It’s not that easy to find a theatrical release suitable for a 3 year old. But it was Good Friday, we weren’t working or schooling, and determined to go to the show. So we navigated our way through a spring snowstorm to see Hollywood’s latest attempt to bring a Dr. Seuss story to the big screen, Horton Hears a Who.
Jim Carrey plays Horton. The friendly, sensitive elephant who hears whos coming from Who-ville. Mr. Carey plays the range from sweet to driven with classic delivery and timing. You see, Who-ville is a speck perched atop a purple clover, floating through Horton’s jungle. The Mayor of Who-ville, played in fine style by Steve Carell, is more of a figurehead. He has no real power in his office, but aspires to attain the mayoral greatness achieved by his male lineage. Through a break in the plumbing, the Mayor learns of Horton and both quickly become believers in each other, and each other’s worlds.
The movie cuts back and forth between Horton trying to convince his jungle mates that an entire world exists on a clover, and the Mayor trying to warn all of Who-ville that their world is teetering on the verge of extinction. Horton spends his time avoiding Kangaroo, played deliciously by Carol Burnett. She is an overprotective, alpha mom who feels Horton is a bad influence on the children. Where has Carol Burnett been and why can’t we see more of her? She gets a bald eagle, apparently from Transylvania, Vlad Vlad-I Koff (Will Arnett), to intervene and put an end to all this nonsense. Vlad is my favorite character in the film. Spontaneous and hilarious, but doesn’t have the sharpest talons in the flock. The filmmakers do a relatively good job of getting across the “everyone is important, no matter their size” theme.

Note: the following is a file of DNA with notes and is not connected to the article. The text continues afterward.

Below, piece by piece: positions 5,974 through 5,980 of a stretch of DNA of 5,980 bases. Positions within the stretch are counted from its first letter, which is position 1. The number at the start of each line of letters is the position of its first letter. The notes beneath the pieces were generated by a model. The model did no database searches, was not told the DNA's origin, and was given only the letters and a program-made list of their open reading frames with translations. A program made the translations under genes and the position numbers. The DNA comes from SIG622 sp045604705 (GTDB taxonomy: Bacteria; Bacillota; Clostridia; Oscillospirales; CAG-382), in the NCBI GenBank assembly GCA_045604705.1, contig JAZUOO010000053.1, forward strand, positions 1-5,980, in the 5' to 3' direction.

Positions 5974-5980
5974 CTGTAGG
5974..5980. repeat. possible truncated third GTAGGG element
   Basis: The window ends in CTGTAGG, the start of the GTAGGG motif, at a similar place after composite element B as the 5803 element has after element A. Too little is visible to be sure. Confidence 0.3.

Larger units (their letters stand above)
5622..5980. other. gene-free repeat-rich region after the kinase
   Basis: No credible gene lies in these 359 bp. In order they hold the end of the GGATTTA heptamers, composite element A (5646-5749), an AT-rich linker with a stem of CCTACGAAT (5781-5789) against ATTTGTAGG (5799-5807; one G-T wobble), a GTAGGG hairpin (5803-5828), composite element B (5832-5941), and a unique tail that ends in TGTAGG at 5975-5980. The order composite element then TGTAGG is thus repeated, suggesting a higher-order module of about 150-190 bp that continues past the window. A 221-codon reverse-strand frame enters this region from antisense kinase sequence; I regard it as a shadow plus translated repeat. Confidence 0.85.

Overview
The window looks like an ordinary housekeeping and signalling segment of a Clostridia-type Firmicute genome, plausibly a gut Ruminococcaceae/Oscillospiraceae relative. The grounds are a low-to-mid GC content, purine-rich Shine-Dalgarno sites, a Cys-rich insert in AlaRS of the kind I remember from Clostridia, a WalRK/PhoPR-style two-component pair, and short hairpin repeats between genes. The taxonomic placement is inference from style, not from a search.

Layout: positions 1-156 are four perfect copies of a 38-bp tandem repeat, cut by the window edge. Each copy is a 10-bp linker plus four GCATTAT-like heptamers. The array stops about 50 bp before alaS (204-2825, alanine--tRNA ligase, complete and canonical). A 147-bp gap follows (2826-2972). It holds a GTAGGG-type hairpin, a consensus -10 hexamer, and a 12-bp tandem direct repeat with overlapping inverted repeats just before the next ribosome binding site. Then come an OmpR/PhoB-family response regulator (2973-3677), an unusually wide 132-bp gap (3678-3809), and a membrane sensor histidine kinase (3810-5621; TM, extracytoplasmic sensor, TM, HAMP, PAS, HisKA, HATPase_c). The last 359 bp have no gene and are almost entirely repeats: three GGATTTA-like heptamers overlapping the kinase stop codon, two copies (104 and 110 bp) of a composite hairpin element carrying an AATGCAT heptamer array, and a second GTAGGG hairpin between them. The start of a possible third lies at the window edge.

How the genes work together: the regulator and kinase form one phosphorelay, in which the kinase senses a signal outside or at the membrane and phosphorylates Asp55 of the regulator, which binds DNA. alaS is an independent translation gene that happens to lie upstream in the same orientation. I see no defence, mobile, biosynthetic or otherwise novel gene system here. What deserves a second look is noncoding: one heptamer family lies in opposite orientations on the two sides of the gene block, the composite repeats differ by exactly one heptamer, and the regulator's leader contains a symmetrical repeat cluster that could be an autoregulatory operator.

Pic has strong visual effects and sound design. These things are so good now, that you frequently forget you are watching animation. Every character and scene is rich in detail, a feast for the eyes. Exceptional tech work all around.
Like most of us, Dr. Seuss helped me learn to read, but I have never found any of the screen versions to live up to the material; and that includes this one. The film interpretations are not captivating or energizing in the same way the books are, because Theodor Geisel’s wonderful cadence is lost. The strength of the books lies in the brevity of the text and the minimal artistic presentation. His genius was to remove the unnecessary and present the essential. The details aren’t necessary. The films are the opposite, crammed with details, burdened with over editing and extremely loud.
Memo to Hollywood: Let Seuss remain on the printed page. The books are the movies.
I suspect the moguls realize that to some degree, but the fun of making them and the financial attraction is too great to resist. My son seemed to enjoy it, except when the Wickershams try to stuff Horton into a cage.
You won’t be missing much by waiting for the DVD. But check out the Horton official web site. Some really great stuff there.